Masking emotions with strong verbs:

The Illusion of Showing

By Jeanne Marie Leach

I recently had an editing client whose work, for the most part, contained vivid word pictures that SHOWED me as a reader what took place in each scene, however, when it came to emotions, she used an unusual technique. After studying these for a while, I came to realize they were TELLING. Here are a few examples of what she wrote:

  • Fear slammed into him.
  • Anger strangled him.
  • Fear shot through him.
  • Fright raced through the boy.
  • Fear grew in the teen.
  • Doubt and fear rose in Kevin’s chest.

This type of descriptions continued through the entire book. While the verbs create the illusion that these are powerful sentences, they really don’t SHOW the reader anything about the fear, anger and doubt the boy felt at that particular time. After reading a few of these, they became annoying to me, and that’s when it dawned on me that this author was merely TELLING the reader the boy was afraid.

When editing a work that includes ambiguous statements like this, ask yourself if this SHOWS you HOW afraid, or doubtful or angry the character is. If it doesn’t give you a clue as to the physical and mental associations with the emotion, then it is TELLING and must be changed.

The most important thing we as readers want from writing is to experience it. If you are unsure whether a certain passage of writing is TELLING, there are some things you can ask yourself that will help you determine if you should change it:

  • Are you allowing the reader to ‘see’ what’s going on in this passage, or are you merely telling us?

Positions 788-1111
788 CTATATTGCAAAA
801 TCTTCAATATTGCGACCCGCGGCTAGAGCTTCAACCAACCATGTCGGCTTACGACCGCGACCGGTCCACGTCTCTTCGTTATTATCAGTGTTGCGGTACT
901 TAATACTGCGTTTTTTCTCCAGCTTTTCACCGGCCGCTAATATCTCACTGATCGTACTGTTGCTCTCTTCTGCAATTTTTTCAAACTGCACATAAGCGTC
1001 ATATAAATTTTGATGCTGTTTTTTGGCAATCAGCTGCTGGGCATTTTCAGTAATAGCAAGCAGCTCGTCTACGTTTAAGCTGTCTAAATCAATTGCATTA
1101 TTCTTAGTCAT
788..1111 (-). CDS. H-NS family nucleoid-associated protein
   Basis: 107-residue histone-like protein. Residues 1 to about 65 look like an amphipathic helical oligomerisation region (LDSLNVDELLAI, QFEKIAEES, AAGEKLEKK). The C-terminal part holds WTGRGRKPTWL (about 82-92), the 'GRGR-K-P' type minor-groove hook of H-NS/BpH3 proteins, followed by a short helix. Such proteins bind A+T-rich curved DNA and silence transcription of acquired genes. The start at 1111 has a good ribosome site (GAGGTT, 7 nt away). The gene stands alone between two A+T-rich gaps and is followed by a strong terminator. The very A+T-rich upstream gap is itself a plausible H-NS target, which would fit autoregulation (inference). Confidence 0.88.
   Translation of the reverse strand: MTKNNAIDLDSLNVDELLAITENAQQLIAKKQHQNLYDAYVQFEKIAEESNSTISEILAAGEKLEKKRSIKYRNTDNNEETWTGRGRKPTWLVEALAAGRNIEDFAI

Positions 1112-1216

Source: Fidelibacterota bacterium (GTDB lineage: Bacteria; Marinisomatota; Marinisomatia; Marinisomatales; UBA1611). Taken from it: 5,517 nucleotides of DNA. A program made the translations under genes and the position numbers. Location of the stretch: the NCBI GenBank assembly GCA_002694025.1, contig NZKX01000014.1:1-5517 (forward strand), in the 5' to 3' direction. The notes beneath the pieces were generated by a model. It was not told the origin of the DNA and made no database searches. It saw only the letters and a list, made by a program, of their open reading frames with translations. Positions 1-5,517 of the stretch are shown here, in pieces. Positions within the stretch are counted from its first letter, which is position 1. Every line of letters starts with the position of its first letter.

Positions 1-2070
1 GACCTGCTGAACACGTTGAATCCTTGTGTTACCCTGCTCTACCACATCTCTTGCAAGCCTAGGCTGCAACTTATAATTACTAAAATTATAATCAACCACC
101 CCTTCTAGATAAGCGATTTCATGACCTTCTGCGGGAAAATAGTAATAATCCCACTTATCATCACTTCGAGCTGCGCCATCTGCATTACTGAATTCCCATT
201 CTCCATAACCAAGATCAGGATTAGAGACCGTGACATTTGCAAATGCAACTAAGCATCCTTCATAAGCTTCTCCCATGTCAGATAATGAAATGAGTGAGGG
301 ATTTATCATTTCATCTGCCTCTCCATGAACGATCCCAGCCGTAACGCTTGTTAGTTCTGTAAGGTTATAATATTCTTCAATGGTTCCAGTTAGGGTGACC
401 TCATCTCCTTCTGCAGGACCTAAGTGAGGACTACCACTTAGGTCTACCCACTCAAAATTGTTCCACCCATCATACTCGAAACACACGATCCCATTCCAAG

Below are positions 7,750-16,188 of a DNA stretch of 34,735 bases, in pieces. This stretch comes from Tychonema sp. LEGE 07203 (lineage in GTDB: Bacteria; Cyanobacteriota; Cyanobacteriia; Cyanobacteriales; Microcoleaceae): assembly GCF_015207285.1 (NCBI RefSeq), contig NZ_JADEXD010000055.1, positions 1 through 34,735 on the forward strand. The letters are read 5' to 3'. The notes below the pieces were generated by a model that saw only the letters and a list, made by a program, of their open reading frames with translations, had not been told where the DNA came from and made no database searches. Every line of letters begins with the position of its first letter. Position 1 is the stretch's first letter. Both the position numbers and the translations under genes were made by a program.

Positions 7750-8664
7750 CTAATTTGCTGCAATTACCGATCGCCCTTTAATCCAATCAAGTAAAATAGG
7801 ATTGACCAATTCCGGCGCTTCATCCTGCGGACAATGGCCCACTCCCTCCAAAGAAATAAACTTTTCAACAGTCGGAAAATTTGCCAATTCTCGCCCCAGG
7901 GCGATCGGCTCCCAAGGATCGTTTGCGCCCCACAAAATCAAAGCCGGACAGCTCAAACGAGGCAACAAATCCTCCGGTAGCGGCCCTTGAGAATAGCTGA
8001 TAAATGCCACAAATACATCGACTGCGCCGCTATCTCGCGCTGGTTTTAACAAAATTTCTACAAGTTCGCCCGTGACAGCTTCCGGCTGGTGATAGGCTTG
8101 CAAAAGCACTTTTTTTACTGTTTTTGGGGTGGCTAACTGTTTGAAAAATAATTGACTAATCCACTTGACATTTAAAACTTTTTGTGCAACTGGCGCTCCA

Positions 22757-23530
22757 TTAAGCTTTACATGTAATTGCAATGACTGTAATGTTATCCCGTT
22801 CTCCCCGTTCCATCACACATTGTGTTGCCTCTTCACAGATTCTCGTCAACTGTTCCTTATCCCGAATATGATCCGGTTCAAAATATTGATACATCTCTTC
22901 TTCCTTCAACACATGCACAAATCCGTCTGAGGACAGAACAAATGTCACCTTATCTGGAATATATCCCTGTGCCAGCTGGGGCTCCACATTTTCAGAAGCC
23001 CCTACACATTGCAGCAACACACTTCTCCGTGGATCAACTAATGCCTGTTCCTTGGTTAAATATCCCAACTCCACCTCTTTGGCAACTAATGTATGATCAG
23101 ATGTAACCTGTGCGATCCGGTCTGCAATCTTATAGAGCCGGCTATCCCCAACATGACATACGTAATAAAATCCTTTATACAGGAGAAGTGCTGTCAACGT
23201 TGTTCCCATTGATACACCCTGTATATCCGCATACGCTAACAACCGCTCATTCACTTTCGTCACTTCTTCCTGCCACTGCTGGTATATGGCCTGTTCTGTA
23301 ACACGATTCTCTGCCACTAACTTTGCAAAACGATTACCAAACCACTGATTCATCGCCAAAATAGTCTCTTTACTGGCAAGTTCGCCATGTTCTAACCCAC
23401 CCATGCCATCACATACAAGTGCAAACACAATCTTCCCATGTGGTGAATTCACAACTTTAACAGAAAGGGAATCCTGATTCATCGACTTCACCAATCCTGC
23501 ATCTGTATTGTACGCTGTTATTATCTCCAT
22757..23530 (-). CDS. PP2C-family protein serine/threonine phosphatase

• Does the passage sound more like you are telling us something? If so, can you bring more action into the section to help the reader better understand what a particular character feels?
  • Does the sentence merely name emotions instead of conveying them through action?
  • Do you give us information on how deep an emotion is?
  • Is the author giving the illusion of a powerful sentence instead of actually showing depth?
  • Is a character telling someone else what that character already knows?

Recently I had a writer friend who had a difficult time understanding this concept of showing vs. telling. I used this analogy.

  • Telling is: Once upon a time in a land far away, there lived a fairy princess named Anna who’d been banished by her evil step-father to remain locked in the castle tower all her remaining days.
  • Showing is: Princess Anna paced the circumference of her tower room on the cold stone floor. How could she accept this as reasonable punishment for not living up to her step-father’s standards? Did anyone else know she’d been locked away in this room? Would anyone care?

In conclusion, while there are times an author must TELL the readers something, SHOWING means having characters do things that stimulate our interest. It renders those scenes more visual and lets the reader ‘see’ what happens firsthand.

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